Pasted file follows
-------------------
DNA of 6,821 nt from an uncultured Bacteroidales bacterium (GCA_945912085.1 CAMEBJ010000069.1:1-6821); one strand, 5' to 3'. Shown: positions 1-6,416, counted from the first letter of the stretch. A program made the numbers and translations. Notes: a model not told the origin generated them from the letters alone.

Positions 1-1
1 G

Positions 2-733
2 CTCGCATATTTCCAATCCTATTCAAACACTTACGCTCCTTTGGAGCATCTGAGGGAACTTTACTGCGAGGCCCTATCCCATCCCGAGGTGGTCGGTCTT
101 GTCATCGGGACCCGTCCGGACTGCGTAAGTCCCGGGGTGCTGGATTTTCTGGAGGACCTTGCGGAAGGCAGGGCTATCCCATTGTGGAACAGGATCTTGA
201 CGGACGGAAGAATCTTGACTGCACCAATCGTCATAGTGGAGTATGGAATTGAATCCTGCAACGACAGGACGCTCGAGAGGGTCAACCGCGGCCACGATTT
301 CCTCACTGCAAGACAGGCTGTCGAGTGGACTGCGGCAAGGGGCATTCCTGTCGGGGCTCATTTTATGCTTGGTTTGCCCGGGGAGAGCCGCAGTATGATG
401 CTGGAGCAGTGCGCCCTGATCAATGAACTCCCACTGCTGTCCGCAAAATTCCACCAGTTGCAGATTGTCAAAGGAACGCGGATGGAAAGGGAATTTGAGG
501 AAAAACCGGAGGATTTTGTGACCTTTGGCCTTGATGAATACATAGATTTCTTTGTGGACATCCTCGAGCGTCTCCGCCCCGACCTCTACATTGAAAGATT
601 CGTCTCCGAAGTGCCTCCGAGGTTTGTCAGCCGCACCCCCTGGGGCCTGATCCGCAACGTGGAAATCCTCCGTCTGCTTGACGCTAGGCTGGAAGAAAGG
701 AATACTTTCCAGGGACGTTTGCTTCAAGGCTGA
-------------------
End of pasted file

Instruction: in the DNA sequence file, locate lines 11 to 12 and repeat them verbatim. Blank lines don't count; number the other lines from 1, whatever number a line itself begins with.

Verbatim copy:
601 CGTCTCCGAAGTGCCTCCGAGGTTTGTCAGCCGCACCCCCTGGGGCCTGATCCGCAACGTGGAAATCCTCCGTCTGCTTGACGCTAGGCTGGAAGAAAGG
701 AATACTTTCCAGGGACGTTTGCTTCAAGGCTGA